Ask any critic or avid TV enthusiast what the best show of the last 10 or 15 years is and you'll no doubt get pretty much the same answer over and over again: The Wire. Yes, The Sopranos came first, and there's been plenty of competition since—Breaking Bad, Mad Men, Deadwood, etc.—but The Wire, despite its low ratings throughout its five seasons, is now retroactively regarded as the pinnacle of our recent TV revolution. Surely it's the most "Dickensian" of recent TV dramas, to borrow a favored word of one of the dim-witted Baltimore Sun executives in season five, less about characters than society, but without the overt partisan politics of, say, The West Wing (or, God help us, The Newsroom). In David Simon's Baltimore, there's drugs, murder and corruption, and little hope of stopping any of them—"It's all in the game," as Omar and so many others remind us.
Simon's follow-up, Tremé, which wrapped up at the end of December, will never be regarded as on par with The Wire, even if Tremé is, arguably, a more emotionally satisfying show. Set in New Orleans in the years after Hurricane Katrina devastated much of the city, Tremé follows a regular cast of New Orleans residents, and features two alums from The Wire, Wendell Pierce as trombonist Antoine Batiste and Clarke Peters as Albert Lambreaux, the "Big Chief" of a Mardi Gras Indian tribe, as well as a ton of local New Orleans musicians, who take over the better part of any episode with full song performances. Tremé is, perhaps, more than anything else, a documentary tribute to a style of music found nowhere else. A lecture by Creighton Bernette (John Goodman) to his students at Tulane in season one describes Simon's ambitions:
Tremé is a love letter to New Orleans, short on plot but strong on acting and cinematics. Simon works in his expected frustrations with the cops and the legal system. David Morse is wonderful as Terry Colson, a longtime NOPD lieutenant desperate to expose departmental corruption but held up at just about every turn, while local attorney Toni Bernette (Melissa Leo) and out-of-town reporter L.P. Everett (Chris Coy, playing real-life ProPublica journalist A.C. Thompson) investigate the post-Katrina shootings at Danziger Bridge and elsewhere. And while their work contributes to indictments of NOPD officials in the final episodes, this is still a David Simon show: a battle has been won, but the war goes on.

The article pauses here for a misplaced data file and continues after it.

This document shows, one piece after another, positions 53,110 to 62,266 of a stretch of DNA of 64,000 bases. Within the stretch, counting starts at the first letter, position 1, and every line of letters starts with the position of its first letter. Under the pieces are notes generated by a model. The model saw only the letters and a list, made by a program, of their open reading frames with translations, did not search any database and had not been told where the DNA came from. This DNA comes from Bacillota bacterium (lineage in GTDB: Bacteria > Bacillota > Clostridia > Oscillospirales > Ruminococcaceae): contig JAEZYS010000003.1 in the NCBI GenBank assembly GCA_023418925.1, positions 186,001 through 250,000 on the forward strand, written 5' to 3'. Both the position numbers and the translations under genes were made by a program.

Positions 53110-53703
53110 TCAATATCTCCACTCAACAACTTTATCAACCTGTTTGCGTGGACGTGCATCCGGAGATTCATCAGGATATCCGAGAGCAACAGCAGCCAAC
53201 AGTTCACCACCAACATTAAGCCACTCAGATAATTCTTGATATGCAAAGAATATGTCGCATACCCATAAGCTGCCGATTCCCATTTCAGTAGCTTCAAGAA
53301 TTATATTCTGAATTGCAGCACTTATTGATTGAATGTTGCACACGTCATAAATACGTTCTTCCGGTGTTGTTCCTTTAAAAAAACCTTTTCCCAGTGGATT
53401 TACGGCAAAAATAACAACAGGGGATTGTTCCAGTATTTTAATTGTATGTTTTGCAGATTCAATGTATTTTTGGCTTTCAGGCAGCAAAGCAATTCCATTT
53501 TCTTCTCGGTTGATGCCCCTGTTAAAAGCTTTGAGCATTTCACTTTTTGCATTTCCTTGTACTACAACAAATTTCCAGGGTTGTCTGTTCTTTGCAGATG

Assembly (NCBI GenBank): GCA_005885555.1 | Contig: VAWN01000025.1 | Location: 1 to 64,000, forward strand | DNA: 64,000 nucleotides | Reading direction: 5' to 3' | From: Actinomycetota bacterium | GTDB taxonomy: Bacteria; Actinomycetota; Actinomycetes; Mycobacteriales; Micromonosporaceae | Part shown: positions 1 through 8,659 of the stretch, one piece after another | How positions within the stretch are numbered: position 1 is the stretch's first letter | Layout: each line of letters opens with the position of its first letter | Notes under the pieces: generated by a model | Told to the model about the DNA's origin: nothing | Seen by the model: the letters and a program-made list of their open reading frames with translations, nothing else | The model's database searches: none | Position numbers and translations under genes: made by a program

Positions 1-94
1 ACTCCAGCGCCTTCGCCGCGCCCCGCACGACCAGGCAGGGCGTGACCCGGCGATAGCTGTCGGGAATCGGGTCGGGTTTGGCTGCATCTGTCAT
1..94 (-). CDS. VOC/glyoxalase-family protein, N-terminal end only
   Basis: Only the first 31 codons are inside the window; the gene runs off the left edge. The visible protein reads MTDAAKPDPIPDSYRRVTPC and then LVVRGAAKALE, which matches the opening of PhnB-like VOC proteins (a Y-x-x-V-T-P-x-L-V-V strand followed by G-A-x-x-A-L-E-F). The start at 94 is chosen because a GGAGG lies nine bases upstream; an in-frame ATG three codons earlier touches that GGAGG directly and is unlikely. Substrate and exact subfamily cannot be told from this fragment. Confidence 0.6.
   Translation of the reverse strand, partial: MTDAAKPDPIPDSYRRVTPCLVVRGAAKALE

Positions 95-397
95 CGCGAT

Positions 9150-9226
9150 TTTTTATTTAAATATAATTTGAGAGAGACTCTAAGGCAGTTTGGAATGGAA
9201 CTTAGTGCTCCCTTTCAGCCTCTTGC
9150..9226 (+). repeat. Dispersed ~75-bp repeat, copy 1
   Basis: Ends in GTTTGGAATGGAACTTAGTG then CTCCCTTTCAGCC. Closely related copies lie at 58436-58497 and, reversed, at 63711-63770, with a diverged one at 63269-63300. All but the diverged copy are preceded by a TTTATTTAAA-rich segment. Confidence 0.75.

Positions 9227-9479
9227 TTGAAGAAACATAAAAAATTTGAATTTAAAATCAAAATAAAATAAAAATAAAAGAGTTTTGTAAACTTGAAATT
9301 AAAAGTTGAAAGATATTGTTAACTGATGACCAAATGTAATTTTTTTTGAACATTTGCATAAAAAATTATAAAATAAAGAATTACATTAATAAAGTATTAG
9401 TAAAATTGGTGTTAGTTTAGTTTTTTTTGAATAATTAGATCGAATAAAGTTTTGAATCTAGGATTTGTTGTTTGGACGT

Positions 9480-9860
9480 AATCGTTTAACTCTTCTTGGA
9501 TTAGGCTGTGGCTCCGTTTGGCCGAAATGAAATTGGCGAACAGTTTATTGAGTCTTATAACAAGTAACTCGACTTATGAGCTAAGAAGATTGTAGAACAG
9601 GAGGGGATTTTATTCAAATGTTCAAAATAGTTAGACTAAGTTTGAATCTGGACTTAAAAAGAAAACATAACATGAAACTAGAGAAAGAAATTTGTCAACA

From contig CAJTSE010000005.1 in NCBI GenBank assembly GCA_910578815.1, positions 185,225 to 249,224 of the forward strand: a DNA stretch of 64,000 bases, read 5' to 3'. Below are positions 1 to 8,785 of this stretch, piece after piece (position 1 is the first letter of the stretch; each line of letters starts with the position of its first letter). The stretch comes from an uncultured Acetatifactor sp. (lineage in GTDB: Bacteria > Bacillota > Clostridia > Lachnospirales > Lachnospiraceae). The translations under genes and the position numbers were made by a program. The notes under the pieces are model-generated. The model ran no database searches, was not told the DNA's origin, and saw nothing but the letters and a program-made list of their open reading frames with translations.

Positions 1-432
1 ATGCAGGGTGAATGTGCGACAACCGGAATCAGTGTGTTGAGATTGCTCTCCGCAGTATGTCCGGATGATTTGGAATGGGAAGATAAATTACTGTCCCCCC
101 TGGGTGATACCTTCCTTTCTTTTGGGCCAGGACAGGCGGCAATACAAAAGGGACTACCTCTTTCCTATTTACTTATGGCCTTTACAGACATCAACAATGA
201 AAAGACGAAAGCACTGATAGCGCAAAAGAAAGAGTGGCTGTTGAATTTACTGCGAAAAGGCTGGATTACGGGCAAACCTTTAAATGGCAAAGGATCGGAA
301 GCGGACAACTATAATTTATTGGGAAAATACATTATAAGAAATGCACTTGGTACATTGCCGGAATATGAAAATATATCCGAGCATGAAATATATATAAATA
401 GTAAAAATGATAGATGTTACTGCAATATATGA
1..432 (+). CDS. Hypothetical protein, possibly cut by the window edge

Other characters move from A to B but there's not much to remember about what got them there. In the show's second to last episode, for example, "Big Chief" Albert succumbs to cancer—and certainly Peters delivers some of the finest acting of his career in the show's final five episodes—but Albert's death is more about the traditions that will live on after he's gone; which is to say that Tremé felt less like a conventional TV show than maybe any other show that's ever aired. There's no gratuitous killing off of main characters. In a recent interview with Alan Sepinwall, Simon talked about the current limits of TV drama:
There are some narratives that are readily applicable to television in longform. You can tell them in a novelistic way, but they require at least one of three fundamental currencies, which are violence, sex and comedy. And so absent that, the golden age of television, such as people are calling it, certainly makes it possible to tell novelized stories that we couldn't before. But a lot of what I'm interested in is kind of what's real in the world. There are things that are not applicable within the current framework and the current economy. I think Tremé is a little bit of a lesson in that… this is my problem with being out of journalism: I'm not interested in depicting the world as being more dramatic or hyperbolic than it is.
I hope Simon finds an acceptable framework for the stories he wants to tell, because Tremé is TV at its finest. We'll all have lost something if HBO and AMC go the way of melodrama, or constant over-the-top action.